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Last year’s Camp Christmas exhibition brought out more than 70,000 visitors, as families showed up in droves to experience creator Lonnie Hanzon’s winter wonderland at the Hangar at Stanley Marketplace. This year, Hanzon has dreamed up a way for families and friends to be together among similar wintry festivities—even if they’re not physically in the same room.
“When the pandemic hit, it was like, OK grandpa’s not going to get to come visit Johnny,” Hanzon says. “So we’re going to have to make it so that Camp Christmas comes to Johnny’s living room, in his imagination.”
Hanzon’s solution is a 2020 Camp Christmas event that takes place partially in a virtual, interactive fictional “camp” through a web-based app, and partially with users at home, who will receive deliverables for festive activities like garland-making, paper snowflake folding, and crafting DIY Christmas tree ornaments. Created in collaboration with the Denver Center for the Performing Arts’ Off-Center and Hanzon Studios, the experience goes live on November 20 and runs through January 5.
General access to Camp Christmas begins with the $10 base camp package, which allows campers to visit the virtual world and check in to their own lodge or cabin, in addition to receiving a letter from Hanzon himself. From there, users can opt for additional packages, such as the $59 “Sweets Adventure Bundle,” which provides “campers” with the materials to make their own gingerbread houses and Christmas cookies, while visiting the virtual Sweetsville location for additional content and instructions.
By combining virtual elements with at-home crafts, activities, and recipes—including a festive drink-making package, with both boozy and non-alcoholic options available—Hanzon hopes that this socially distant version of Camp Christmas engages campers of all ages, who likely will be missing some of the traditional celebration this holiday season.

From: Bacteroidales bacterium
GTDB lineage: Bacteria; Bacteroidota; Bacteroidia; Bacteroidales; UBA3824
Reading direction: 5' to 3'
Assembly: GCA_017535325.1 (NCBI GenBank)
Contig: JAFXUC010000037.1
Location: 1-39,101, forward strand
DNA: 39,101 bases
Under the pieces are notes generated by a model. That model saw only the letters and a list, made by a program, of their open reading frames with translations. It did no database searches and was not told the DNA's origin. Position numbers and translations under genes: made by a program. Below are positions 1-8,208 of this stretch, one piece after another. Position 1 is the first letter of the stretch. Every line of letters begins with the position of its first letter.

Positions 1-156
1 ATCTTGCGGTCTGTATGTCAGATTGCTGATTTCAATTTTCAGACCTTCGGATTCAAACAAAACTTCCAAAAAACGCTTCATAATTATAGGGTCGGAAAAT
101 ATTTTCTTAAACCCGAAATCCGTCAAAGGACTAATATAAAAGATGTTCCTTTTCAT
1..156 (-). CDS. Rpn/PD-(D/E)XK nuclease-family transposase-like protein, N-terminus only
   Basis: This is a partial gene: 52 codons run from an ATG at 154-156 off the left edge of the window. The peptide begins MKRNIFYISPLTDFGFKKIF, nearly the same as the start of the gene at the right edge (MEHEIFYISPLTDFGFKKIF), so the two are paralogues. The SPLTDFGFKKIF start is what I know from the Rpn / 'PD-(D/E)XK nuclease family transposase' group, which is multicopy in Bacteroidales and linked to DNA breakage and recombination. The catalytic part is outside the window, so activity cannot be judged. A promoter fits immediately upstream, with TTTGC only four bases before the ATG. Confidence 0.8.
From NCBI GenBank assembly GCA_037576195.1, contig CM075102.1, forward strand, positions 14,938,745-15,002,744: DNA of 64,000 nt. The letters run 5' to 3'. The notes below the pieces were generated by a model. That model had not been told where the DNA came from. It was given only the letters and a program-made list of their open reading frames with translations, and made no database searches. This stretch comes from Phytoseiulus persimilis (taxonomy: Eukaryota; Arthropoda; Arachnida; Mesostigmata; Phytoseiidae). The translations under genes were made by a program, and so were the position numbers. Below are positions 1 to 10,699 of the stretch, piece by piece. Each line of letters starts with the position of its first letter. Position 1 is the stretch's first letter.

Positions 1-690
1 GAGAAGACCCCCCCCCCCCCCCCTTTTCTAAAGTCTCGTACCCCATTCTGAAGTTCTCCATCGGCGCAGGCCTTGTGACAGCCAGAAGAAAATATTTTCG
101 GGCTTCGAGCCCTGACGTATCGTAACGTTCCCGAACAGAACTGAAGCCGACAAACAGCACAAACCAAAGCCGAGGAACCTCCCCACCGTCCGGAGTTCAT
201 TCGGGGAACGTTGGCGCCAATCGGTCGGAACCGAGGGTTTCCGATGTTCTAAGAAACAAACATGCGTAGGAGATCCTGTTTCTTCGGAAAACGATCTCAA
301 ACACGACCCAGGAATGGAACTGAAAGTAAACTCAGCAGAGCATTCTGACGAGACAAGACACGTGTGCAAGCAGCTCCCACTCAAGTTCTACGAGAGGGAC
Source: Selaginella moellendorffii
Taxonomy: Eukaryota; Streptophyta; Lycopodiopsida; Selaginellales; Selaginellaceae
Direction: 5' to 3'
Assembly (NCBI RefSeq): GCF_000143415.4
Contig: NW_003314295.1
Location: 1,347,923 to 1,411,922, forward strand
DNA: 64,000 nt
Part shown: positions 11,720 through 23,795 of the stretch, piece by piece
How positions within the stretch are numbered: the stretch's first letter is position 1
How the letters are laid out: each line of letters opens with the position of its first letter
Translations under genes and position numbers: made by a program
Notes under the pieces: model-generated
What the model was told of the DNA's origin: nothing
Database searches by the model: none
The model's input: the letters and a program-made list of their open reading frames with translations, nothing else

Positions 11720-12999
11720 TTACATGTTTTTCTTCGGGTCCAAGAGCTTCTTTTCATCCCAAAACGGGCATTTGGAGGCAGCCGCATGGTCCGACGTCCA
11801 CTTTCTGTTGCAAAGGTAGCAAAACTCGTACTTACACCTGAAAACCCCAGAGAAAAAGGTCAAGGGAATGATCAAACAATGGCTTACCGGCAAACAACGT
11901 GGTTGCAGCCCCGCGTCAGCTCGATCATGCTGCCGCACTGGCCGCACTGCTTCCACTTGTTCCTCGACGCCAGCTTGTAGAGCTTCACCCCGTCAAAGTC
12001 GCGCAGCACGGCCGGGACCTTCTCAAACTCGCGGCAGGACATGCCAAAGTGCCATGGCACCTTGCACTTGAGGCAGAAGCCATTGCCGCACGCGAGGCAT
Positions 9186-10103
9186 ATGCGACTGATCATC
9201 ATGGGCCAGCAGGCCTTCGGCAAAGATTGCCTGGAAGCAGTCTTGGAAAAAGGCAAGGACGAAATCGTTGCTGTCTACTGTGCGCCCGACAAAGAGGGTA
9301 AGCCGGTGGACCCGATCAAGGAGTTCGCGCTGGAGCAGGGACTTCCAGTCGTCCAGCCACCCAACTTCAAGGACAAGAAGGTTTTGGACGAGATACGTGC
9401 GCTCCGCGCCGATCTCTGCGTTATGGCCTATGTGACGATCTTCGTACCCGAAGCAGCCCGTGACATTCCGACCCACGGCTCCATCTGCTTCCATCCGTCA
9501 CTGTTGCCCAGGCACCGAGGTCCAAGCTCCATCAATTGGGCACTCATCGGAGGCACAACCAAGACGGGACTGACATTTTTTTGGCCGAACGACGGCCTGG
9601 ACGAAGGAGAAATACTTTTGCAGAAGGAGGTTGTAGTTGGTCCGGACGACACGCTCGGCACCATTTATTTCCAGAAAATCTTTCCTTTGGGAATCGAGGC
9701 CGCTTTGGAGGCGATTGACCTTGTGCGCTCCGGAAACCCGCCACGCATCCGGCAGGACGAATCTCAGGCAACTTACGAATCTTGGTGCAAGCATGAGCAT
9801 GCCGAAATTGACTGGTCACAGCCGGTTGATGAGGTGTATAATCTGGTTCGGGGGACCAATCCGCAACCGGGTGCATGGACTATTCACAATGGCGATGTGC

“We’re seeing that a lot of people are buying these as gifts to send to relatives, and the cards often read, ‘I’m sorry we can’t be together.’” Hanzon says. “People are using these as care packages.”
Much like the 2019 iteration of Camp Christmas, this year’s wonderland is an object of Hanzon’s creation. Illustrated entirely by hand, the locations featured on the interactive map include places like the Fairy Forest, Treehouse Village, and the Lighthouse, which is situated in the middle of a lake. In some cases, the buildings are nested within each other—through the main lodge, users can then access the library, tavern, and main hall.
Participants can also expect a local touch coming through in this fantasy land, as Hanzon drew inspiration from his childhood growing up in the mountains near Pine, Colorado, where he dreamed of one day owning a Christmas-themed cabin of his own. This year, he’ll see part of that dream realized, as he broadcasts a countdown to Christmas from his own cabin within the Camp Christmas virtual world.
As the site goes live, Hanzon plans to continue illustrating and adding new locations to the Camp Christmas map—and he encourages people to stop by and explore a new world, even while stuck at home.
“We’re recrafting this as a place in your imagination,” says Hanzon.
If you go: Camp Christmas packages are on sale now. The experience will be live starting November 20 through January 5. Packages start at $10.